as long as they can build their nest and they can find bugs to eat having not trees do not bother them. They have natural predators such as large bats hawks and falcons. They get along with ospreys often nesting under their nests and warning the osprey of potential dangers.



Year Round

Barn Swallow Map

Why Are Barn Swallows a Problem?

Bird Damage 


Barn swallows can cause major problems in areas they are nesting in. Their presence is an annoyance as they often nest in human habitations like barns. Once they are nesting, the birds are territorial and aggressive. They are known to dive-bomb people and pet animals in order to guard their nest and the young birds growing inside them.

These birds are also spreaders of parasites and disease. Swallows often carry avian lice and bird mites. These insects can spread from the birds to humans or other pets, or cause an insect infestation in their own right. Bird mites cause flu-like symptoms that can be accompanied by itching and rashes. The mites bite humans and pets, drawing blood from them. Swallow droppings can also spread parasites and disease. These risks compound when swallows form nesting colonies and the birds spread in number. Swallow droppings multiply when there is an entire flock of them nesting.

Why Barn Swallows Congregate

There are two main reasons barn swallows are congregating around your property: nesting and food. If you can get rid of these attractors, barn swallows will be forced to go somewhere else to find nesting and food. Removing nesting grounds is the first step to removing barn swallows. This can be accomplished using bird netting. Place bird netting around locations swallows would build nests, such as crevices or rafters. Bird netting can be purchased at a hardware store or you can hire a pest control company to install it for you.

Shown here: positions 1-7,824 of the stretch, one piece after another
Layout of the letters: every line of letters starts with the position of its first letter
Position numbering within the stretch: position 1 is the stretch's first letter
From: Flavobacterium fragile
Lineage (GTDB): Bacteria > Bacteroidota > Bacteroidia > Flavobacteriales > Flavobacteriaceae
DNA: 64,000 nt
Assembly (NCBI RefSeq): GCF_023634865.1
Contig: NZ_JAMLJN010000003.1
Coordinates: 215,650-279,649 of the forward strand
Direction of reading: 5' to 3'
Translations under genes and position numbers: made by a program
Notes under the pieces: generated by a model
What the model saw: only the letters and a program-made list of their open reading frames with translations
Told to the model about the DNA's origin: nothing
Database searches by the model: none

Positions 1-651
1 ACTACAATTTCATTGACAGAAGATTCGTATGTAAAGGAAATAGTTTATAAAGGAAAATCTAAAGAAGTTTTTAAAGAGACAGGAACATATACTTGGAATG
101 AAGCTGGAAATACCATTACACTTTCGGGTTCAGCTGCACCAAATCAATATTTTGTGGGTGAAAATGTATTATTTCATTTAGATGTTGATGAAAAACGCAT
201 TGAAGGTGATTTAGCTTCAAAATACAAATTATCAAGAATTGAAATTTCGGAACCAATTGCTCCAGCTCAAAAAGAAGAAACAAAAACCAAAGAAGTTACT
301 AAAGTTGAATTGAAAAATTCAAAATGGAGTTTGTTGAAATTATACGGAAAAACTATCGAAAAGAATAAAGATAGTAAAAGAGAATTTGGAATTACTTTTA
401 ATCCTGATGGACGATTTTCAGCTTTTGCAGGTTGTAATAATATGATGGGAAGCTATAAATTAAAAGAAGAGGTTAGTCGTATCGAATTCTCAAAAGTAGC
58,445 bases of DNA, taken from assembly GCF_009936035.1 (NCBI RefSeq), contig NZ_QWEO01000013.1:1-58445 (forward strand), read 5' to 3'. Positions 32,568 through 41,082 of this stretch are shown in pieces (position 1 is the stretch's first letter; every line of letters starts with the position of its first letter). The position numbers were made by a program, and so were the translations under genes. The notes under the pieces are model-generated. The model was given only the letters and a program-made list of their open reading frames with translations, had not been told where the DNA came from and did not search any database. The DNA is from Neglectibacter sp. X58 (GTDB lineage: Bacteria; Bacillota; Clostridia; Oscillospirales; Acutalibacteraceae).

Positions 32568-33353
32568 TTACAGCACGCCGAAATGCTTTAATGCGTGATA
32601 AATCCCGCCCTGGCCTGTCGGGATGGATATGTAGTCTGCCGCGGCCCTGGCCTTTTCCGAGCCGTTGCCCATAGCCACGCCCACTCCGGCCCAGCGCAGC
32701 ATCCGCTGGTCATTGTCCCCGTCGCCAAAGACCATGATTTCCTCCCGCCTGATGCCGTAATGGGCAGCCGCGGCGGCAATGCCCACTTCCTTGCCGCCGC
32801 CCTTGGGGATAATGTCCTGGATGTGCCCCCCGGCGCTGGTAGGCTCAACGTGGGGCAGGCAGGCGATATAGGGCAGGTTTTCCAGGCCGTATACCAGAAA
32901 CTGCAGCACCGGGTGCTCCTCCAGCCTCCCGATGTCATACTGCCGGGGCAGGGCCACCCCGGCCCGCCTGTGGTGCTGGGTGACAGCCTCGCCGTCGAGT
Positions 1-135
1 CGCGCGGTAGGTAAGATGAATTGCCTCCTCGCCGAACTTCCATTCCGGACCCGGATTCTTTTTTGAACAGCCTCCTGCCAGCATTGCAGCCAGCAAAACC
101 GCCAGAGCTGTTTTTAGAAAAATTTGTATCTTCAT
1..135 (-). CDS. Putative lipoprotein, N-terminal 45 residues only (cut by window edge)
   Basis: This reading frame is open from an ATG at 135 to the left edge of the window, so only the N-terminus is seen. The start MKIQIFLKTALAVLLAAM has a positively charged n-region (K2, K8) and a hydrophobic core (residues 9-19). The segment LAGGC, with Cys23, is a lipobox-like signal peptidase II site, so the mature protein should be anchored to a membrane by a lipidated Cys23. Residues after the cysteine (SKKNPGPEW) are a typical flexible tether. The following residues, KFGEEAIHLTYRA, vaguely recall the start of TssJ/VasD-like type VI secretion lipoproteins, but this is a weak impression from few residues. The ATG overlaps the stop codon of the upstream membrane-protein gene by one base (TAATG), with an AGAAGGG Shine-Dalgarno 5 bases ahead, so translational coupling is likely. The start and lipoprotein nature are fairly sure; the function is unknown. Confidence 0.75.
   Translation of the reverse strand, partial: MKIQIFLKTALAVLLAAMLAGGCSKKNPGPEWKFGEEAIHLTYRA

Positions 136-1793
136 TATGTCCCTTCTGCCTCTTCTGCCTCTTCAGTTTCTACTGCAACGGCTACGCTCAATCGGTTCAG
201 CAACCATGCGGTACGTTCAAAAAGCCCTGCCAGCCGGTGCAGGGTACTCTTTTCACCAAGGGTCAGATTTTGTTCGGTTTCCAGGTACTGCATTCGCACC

Preventing barn swallows from building nests is key in keeping them out of your property and avoiding the damage they cause. Remember that if barn swallows are already nesting, it is illegal to move the nest. You will have to wait until the eggs hatch to move the nest. Barn swallows are protected under the Migratory Bird Act of 1918. Contact local government officials or a pest control company if barn swallows are already nesting and you need to get rid of them sooner.

Problems with Barn Swallows